Dear American Girl,

I'm home-schooled, but most of my friends go to public school. They are always talking to one another about things that are going on at school, and I don't know what they're talking about. I end up feeling left out. What should I do?
-Nothing to Talk About

Here's your advice:

During my first year of home-schooling, I felt left out when I talked to my old friends. My mom did some research and found a local group of home-schoolers who get together and do fun activities. Ask a parent to help you find a home-schooling group. You might meet some cool people, and you'll have at least one thing in common with them.
-Samantha, age 12, Missouri

I'm home-schooled, too. I have a friend who goes to public school, and when I see her, I ask her how her day was. Then I tell her about my day. Once your friends are finished discussing their days, talk about yours. Everyone should get equal time to talk.
-Autumn, age 10, Ohio

The same thing happened to my friend. I didn't realize that my friends and I were leaving her out of our conversations until she shared her feelings with us. Let your friends know how you feel. If they're true friends, they'll try to include you more in conversations.
-Sarah, age 12, Georgia

If a conversation with your friends turns to school again, see if you can steer the conversation toward a topic everyone enjoys talking about, such as movies, shopping, or pets.
-Caitlyn, age 10, Missouri

Start a club with your friends, such as a book club or one that helps an endangered animal. That way, you'll have something in common with your friends other than school. It also will be a fun way to spend time together.
-Coco, age 12, Colorado

Your friends probably have no idea that you feel left out. When they are discussing school, kindly ask them to explain what they're talking about. It'll help you to understand the conversation, and if you do it often enough, they will probably realize that they are leaving you out.
-Lucienne, age 9, Minnesota

If your friends are talking about school, look for a break in the conversation and jump in with a funny story. Talk about something silly your baby brother did or a hilarious trick your dog learned.
-Shella, age 12, Texas

The next time your pals start talking about school, say, "That's cool, but I have no clue what you're talking about. Do you mind if we talk about something else?" Since they're your friends, they should respect your feelings.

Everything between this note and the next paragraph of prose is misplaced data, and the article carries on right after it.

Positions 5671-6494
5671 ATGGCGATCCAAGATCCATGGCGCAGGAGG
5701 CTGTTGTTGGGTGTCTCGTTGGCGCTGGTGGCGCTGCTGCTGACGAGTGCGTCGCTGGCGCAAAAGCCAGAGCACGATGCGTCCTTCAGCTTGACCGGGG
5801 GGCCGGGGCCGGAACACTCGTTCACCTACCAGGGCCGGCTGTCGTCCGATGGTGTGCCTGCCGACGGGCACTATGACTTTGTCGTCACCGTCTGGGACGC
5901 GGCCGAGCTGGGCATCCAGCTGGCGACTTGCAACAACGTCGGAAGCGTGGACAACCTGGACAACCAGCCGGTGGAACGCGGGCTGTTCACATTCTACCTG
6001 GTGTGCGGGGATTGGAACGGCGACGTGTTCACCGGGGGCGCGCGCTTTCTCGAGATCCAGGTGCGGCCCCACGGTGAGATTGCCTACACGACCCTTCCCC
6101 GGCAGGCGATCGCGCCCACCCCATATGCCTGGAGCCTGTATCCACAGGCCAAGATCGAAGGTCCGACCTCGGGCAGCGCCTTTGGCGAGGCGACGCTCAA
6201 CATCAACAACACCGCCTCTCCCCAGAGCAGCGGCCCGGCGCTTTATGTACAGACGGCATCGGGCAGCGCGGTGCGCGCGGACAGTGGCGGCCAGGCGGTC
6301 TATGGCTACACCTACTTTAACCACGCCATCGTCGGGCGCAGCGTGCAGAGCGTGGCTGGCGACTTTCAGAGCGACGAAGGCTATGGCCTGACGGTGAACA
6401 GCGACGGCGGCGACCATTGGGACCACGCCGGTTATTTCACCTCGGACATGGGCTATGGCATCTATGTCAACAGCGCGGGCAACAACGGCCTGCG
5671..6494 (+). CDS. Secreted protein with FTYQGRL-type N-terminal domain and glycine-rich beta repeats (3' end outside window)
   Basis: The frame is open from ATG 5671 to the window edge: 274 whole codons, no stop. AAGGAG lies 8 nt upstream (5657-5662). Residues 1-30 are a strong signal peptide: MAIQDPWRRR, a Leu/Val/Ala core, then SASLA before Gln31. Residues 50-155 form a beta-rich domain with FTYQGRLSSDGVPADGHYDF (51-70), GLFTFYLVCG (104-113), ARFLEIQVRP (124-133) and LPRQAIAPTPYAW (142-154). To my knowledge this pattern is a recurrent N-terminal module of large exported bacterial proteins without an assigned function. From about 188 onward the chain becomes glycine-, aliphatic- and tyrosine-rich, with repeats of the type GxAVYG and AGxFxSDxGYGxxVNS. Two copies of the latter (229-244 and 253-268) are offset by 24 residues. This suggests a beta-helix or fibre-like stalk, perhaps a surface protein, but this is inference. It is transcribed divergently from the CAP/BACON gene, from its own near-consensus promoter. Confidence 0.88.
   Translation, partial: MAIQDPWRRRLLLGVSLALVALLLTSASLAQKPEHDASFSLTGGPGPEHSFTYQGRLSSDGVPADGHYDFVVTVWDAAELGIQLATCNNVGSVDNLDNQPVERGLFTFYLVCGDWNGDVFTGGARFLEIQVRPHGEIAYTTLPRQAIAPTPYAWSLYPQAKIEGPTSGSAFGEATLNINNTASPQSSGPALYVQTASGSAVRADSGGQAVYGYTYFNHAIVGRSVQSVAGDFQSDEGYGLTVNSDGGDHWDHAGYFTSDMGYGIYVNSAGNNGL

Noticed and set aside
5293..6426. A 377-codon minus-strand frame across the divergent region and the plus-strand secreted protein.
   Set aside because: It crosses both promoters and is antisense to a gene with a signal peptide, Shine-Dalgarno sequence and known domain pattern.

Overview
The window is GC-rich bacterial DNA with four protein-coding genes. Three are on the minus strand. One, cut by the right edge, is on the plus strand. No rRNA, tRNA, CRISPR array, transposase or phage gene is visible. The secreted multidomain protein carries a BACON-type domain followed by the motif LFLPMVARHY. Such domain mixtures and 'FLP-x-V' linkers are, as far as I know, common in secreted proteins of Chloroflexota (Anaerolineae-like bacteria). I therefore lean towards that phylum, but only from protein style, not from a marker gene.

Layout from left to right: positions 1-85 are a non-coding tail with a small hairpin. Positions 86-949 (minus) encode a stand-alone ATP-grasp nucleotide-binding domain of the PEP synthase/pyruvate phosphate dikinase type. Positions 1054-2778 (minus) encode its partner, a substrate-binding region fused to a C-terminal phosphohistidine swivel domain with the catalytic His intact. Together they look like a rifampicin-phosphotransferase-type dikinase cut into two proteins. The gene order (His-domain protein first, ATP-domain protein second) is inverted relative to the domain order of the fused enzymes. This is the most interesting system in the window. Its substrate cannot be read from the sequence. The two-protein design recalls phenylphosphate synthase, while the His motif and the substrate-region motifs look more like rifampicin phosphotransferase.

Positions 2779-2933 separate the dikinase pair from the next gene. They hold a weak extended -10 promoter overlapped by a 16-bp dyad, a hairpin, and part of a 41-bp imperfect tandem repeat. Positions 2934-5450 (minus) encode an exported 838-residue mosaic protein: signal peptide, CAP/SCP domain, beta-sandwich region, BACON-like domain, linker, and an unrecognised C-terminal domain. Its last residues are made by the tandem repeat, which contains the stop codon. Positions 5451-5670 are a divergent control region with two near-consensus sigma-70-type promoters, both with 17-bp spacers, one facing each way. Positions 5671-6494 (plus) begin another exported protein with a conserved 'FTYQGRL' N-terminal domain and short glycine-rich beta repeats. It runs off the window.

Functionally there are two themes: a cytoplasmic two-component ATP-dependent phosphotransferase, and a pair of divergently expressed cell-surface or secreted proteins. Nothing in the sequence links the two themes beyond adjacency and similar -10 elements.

-Olivia, age 11, Florida

If you don't know what your friends are talking about, ask questions. Ask, "What's your favorite subject this year?", "Have you had any hard tests lately?" or "What are you doing in gym?" If you know more about what your friends are doing in school, you might not feel as left out.
-Calley, age 10, North Carolina

I know what that's like. I used to be home-schooled, and most of my friends went to public school. So I decided to have a fun sleepover at my house, and I invited all of my public-school friends. We talked about our lives, and it was a great way to catch up. Plus, it showed them that their friendships were still important to me, even though we didn't go to the same school anymore.
-Trinity, age 12, New Jersey

Ask your friends about their activities outside of school. I try to change the subject and say something such as, "So, how are you doing in your horseback-riding lessons?"
-Katie, age 11, Florida

As a home-schooler, I get to go on lots of field trips. Ask a parent if your friends could come along on one of your field trips, such as visiting a museum. That way, they can be a part of your home-school experience, and you can all have fun together, too.
-Avery, age 9, Washington

I'm a home-schooler, and I have that problem, too. When my friends are talking about school, I always say something such as, "Wow, that's neat!" and then I tell them something that I'm doing in my "school."
-Sarah Grace, age 11, Texas

Start a new conversation with your friends. Talk about one of your hobbies, your latest adventure, or a TV show that made you laugh. It'll get your friends on a new topic, and they'll probably want to hear about what you've been up to.
-Allison, age 10, Virginia

When your friends start talking about school, mention something cool or interesting about home-schooling that might relate to what they're discussing.
-Jillian, age 11, Ohio

As a home-schooler, you might get to do some things that you wouldn't get a chance to do if you went to public school. I'm an ice dancer and I take sewing lessons! My friends love to hear about the things I get to do as a home-schooler. Don't be shy to talk about the unique things you get to do.
-Caroline, age 12, Georgia

If you politely ask your friends to stop leaving you out of conversations and they keep doing it, they may not be true friends. It might be time to take a break from those friendships.
-Julia, age 8, Virginia

I'm home-schooled, too, and I have friends who talk about school a lot. Whenever I start to feel left out, I think about how lucky I am to be home-schooled and spend time with my family. You could tell your friends about the things home-schoolers get to do, such as cuddling your pet while you do math in your pajamas!
-Katherine, age 13, Texas

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